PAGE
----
The view of Greenland from the plane was amazing.  It's completely covered with snow, but there are many features to the snow pack.  We saw circles and canyons, odd formations, and I don't know what else.  This picture doesn't do it justice because you can see some mountains in the picture.  We didn't take a picture of the area where there was nothing but snow pack.

Soon we arrived at KEF and our driver was waiting for us when we left the "arrivals" area.  BTW, KEF was originally built by the US during WWII so that planes could help escort cargo ships to England, and could hunt the German U-boats.  Planes didn't have the range to cover the North Atlantic from either the US or England so there was a "dead zone" in the North Atlantic prior to building the Iceland air base.

KEF is about 50 km from Reykjavik so we had time to talk with the driver and get some information about Iceland, Reykjavik and local customs (such as whether we should tip and how much).  One thing he mentioned is that there are Subway sandwich shops, KFC, and Dunkin' Donuts, but no McDonalds or Starbucks in Iceland.

We arrived at the Skuggi hotel too early to check in, but the staff was very nice and allowed us to store our bags.  We took off to explore some of the city.

Reykjavik is not a big city (about 130,000 people) and is typically Scandinavian in its architecture.  Very clean and orderly.

The desk clerk suggested a breakfast restaurant in the harbor area and we headed that way.

We had scrambled eggs with bread, cheese, ham and coffee.

While it was quite good, it was expensive - about $35 for the two of us for breakfast.  Iceland is an expensive country.  Much of their food has to be shipped in, which adds to the cost.  But other things were expensive, also.  We looked at some rain proof jackets in stores and the jackets were very expensive - about $200 to $400 for a jacket that would be quite a bit less in the US.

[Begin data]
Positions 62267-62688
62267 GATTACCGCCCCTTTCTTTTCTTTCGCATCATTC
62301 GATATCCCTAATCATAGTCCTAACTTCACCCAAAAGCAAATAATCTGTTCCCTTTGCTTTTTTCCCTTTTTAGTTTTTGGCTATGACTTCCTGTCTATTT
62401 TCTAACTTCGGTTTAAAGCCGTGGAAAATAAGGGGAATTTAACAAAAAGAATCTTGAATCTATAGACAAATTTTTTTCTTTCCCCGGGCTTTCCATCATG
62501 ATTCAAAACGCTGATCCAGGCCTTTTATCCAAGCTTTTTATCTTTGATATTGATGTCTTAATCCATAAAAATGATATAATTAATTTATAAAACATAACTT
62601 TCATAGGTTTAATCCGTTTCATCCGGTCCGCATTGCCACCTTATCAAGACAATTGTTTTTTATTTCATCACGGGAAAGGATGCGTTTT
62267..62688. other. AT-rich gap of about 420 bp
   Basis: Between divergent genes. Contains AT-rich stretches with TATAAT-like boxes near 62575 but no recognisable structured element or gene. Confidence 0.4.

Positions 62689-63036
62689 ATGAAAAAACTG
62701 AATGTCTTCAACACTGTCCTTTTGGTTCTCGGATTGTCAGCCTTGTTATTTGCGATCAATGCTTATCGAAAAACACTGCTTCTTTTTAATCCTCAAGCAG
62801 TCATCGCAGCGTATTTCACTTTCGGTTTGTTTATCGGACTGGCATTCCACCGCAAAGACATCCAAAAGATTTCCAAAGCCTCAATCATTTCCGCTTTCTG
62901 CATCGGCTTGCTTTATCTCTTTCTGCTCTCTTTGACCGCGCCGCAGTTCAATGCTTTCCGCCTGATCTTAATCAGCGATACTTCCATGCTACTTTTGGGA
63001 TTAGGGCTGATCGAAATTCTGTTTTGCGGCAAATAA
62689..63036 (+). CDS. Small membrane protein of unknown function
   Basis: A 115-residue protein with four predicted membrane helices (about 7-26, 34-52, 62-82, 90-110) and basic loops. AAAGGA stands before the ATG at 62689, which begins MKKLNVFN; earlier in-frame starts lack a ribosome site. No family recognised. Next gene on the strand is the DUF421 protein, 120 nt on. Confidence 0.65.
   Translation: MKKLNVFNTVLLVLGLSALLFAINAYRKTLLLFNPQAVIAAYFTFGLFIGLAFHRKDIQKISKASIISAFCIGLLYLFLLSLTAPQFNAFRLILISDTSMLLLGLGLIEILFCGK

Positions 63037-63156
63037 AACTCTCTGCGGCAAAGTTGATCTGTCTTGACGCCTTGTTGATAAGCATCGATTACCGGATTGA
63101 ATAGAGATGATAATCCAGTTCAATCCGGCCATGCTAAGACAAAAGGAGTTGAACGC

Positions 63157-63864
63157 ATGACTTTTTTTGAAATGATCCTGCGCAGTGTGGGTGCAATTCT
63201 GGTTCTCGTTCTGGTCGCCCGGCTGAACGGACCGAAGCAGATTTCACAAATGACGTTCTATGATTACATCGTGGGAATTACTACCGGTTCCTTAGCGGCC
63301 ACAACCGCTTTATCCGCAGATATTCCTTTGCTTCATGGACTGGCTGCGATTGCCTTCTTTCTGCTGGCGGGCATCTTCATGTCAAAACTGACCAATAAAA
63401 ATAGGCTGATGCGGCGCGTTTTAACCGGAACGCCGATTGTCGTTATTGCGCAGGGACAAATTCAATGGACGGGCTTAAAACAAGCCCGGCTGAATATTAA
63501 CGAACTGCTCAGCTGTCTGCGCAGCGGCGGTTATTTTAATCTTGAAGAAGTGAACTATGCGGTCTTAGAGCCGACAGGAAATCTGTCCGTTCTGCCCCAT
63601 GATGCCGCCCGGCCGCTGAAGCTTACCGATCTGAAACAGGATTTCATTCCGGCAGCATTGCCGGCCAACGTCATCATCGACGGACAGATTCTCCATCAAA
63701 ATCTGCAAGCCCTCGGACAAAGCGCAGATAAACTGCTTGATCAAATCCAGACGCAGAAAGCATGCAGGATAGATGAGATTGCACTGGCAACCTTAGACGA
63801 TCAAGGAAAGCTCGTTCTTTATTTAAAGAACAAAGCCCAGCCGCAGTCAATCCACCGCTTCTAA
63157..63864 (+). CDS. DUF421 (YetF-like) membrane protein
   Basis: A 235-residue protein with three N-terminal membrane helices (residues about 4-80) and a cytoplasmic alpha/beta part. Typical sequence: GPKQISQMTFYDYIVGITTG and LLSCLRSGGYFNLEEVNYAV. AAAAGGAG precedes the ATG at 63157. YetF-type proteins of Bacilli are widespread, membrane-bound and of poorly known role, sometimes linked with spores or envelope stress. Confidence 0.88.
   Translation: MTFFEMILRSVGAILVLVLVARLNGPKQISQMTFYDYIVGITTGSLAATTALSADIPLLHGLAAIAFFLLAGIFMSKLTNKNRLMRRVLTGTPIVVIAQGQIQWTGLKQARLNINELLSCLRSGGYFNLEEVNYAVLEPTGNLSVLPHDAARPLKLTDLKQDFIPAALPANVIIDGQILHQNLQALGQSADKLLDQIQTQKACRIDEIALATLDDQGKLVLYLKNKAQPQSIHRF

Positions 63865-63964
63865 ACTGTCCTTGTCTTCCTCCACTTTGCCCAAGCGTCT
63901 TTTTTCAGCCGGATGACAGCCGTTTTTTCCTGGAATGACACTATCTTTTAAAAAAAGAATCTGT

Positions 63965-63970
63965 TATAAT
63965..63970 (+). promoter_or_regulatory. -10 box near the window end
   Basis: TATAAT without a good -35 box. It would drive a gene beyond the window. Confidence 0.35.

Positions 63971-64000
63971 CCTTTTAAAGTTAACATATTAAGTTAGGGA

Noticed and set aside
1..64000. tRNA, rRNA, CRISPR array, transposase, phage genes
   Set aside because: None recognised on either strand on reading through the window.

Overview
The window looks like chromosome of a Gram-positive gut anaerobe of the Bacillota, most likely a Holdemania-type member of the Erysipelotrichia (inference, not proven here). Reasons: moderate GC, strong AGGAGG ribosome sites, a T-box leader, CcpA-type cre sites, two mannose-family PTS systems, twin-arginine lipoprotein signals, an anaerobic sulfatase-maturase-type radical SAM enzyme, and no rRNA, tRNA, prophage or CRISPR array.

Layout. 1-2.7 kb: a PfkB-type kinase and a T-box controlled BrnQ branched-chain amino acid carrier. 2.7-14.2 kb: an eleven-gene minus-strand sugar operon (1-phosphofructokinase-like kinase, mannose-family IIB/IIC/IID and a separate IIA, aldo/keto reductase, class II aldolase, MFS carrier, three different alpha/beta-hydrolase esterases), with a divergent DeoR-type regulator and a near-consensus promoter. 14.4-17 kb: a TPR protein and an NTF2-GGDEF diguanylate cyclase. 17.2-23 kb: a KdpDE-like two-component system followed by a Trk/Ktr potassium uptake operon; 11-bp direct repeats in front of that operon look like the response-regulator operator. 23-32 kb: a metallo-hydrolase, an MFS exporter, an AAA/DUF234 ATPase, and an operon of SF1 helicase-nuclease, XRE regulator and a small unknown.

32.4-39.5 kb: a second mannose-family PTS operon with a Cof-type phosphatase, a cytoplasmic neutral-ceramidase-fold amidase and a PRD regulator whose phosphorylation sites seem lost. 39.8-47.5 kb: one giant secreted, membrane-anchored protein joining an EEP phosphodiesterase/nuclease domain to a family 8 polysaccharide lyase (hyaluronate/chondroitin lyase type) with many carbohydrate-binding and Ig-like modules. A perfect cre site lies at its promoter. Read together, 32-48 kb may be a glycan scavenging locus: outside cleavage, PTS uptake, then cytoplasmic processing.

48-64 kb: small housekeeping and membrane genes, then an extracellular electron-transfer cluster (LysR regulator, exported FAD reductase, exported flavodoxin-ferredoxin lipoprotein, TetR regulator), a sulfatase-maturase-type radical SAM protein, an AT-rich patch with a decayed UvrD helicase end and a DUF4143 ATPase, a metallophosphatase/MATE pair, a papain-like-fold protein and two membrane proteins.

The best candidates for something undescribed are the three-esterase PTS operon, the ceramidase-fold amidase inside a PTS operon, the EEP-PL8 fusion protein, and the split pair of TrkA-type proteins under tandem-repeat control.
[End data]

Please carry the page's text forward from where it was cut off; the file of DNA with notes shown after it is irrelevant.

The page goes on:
We walked down a major shopping street, and we also took a look at this Catholic church.  This is not the famous Hallgrimskirkja Lutheran church, which we plan to visit tomorrow.

And the inside.

We visited the Saga Museum, which is about the Vikings, and walked along the waterfront until we came upon the Harpa Opera House.  It's a multi-use facility.

Shortly after checking into our room, about 1:30pm, we immediately fell asleep and slept until about 4:30.  Then we unpacked and took showers.  It was like a new start on the day.

About 7:30, we decided to go out for a bit of dinner.  The hotel recommended a restaurant nearby, the Old Iceland Restaurant.

The had a dinner special of red snapper.  Delicious.

When we were waiting to be seated, there was a woman waiting for a table.  The restaurant was crowded and there was a table for four available, so we asked her to share our table.  She's from Cologne, Germany and was very interesting to talk with.

At this time of year Reykjavik never really gets dark, as you can see from the map below, so we started walking through the town.  The shopping street was crowded with pedestrians and the restaurants and coffee shops were crowded.

We went to the Hallgrimskirkja Lutheran church.  This photo was taken about 9:30 at night.  The shadows are long but there's lots of light.

It's a poured concrete structure so it's fairly modern.  It was completed in 1986.  Here's the inside.

And the organ pipes.   We'll see it in detail tomorrow with our guide, learn its history, and go to the top of the spire for the great view of the city.

Then we headed back to the hotel to try to sleep.  With the light outside and our jet lag, we'll probably be up very early.

P.S. Iceland was playing France in soccer today and the country was going crazy.  You can see a story about it here.


Our trip continues here.